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A professional cuddler explains how she cures loneliness

Michael Tabb
By Michael Tabb


For those who don’t come by intimacy the old-fashioned way, professional cuddling offers Americans a novel—albeit costly—way to find nonsexual companionship.

There are lots of reasons people pay upwards of $80 per hour to be cuddled, from simple loneliness to complex disorders that affect people’s abilities to form relationships.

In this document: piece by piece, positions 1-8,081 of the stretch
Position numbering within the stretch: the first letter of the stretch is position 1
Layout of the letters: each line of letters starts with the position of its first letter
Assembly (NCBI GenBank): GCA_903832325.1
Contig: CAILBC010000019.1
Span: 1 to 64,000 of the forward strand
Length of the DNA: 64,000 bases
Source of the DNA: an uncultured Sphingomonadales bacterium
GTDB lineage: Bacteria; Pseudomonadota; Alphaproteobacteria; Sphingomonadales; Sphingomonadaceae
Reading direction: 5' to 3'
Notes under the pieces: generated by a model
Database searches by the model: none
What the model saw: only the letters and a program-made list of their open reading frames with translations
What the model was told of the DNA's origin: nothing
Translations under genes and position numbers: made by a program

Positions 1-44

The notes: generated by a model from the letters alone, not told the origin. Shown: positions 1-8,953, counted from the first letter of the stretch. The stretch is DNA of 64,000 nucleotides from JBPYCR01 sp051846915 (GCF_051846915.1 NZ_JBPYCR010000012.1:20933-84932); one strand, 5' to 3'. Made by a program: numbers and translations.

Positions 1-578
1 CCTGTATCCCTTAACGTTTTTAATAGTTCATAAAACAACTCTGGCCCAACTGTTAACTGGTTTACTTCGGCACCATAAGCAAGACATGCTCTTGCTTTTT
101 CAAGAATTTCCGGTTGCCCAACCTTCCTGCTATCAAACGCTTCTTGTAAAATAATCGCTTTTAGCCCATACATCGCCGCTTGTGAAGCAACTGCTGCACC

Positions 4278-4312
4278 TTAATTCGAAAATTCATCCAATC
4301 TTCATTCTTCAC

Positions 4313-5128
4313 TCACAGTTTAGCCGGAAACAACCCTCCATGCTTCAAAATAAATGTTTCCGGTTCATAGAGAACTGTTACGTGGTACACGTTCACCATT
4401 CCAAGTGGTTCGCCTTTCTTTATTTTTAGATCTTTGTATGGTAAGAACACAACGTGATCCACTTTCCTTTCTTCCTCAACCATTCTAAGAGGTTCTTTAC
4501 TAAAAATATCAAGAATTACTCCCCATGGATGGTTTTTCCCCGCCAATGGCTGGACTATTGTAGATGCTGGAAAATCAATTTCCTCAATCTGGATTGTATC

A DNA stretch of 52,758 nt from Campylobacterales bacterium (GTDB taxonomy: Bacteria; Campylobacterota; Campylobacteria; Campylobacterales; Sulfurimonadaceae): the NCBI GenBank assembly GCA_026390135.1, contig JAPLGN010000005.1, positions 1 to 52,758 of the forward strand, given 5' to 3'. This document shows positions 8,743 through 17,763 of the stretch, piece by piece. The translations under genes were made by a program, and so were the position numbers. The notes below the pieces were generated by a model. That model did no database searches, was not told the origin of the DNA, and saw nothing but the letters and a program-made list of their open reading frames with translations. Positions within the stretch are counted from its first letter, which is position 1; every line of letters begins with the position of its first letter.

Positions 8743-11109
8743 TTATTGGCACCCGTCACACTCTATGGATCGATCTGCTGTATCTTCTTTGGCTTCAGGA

And for the person offering the service, cuddling, even for pay, is more than a physical transaction: it is also an emotional service.

In our occasional series on this nontraditional industry, Quartz interviewed a professional cuddler named Heather, who is based in Seattle, Washington. Heather has spent more than a year meeting with a 75-year-old client for weeklythree-hour sessions.

Watch the video above for the touching story of their evolving relationship.

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